• djdrastic on July 4, 2013, 11:26 GMT

    Cook really struggled against Johnson in the previous ashes series.

  • Moppa on July 4, 2013, 11:26 GMT

    Wasn't Doherty going to exploit KP's weakness against left-arm orthodox in 2010-11 Ashes? Games are won on the pitch - this sort of talk is meaningless and probably counterproductive for Australia.

  • hhillbumper on July 4, 2013, 11:19 GMT

    how good are this team? In their interviews you would think they have never lost a match to England.When was the last time you beat us at home 2001. Wow. Guess the worst the team has performed the more gobby they get.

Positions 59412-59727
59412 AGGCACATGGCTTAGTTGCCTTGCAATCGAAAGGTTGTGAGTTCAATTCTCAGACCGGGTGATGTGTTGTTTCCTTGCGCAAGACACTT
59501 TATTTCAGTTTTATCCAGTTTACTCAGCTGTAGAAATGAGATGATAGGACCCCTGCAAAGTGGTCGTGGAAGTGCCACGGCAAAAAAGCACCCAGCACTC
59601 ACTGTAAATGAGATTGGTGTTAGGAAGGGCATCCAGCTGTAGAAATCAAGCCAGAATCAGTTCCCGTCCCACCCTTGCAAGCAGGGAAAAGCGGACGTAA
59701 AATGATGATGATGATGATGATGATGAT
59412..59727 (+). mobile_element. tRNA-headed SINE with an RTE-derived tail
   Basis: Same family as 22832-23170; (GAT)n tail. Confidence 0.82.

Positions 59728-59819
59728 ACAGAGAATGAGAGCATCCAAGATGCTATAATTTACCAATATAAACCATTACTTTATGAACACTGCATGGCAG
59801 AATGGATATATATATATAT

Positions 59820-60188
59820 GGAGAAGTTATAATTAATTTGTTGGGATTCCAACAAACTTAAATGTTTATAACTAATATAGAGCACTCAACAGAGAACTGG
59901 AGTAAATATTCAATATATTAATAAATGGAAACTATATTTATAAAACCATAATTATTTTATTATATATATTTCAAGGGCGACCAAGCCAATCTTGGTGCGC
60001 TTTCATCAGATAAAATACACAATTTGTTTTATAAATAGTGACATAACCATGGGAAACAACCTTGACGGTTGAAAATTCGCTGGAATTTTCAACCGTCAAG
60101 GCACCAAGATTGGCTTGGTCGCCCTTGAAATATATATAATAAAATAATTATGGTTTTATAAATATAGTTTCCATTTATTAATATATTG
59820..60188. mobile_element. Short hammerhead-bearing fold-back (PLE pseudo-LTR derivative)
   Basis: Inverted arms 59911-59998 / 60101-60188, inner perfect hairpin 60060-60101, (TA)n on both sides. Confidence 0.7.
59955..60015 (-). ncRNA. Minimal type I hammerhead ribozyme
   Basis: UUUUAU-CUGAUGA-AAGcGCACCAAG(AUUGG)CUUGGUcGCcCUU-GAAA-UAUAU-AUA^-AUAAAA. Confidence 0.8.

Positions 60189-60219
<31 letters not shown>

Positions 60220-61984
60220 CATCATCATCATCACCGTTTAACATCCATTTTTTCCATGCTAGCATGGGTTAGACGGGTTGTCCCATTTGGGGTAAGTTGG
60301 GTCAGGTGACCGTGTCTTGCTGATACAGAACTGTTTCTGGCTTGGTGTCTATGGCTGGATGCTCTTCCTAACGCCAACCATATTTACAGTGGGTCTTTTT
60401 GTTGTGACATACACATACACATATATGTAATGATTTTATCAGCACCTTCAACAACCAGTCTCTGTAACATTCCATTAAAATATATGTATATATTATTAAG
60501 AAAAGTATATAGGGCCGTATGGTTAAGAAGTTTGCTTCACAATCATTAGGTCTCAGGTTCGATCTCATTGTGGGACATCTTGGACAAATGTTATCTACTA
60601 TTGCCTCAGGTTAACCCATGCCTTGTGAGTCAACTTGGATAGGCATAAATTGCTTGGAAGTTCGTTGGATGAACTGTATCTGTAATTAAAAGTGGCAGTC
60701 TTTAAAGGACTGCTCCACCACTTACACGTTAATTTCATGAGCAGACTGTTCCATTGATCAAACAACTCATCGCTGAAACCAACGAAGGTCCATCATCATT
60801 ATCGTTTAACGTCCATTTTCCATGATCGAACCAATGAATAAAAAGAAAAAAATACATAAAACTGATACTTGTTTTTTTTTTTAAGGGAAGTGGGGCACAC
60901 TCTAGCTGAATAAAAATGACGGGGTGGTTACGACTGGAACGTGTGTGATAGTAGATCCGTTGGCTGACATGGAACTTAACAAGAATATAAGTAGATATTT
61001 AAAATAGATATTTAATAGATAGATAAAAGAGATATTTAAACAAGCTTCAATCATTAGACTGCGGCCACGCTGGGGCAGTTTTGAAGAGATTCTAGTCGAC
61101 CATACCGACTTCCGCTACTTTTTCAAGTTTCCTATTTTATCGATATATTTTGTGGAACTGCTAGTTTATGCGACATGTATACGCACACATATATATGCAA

• calcu on July 4, 2013, 10:56 GMT

    So the mind games have begun. Waiting eagerly for the ashes :)

  • R_U_4_REAL_NICK on July 4, 2013, 10:55 GMT

    Ahhhh the mind games have started already. The irony is that Starc might not even play in the Ashes. This brings back lovely memories of 'Switch-Hit-And-Out-Warner' mouthing off about switch-hitting Swann. He never lasted more than 2 overs, so ended up never facing Swann!

  • dunger.bob on July 4, 2013, 10:24 GMT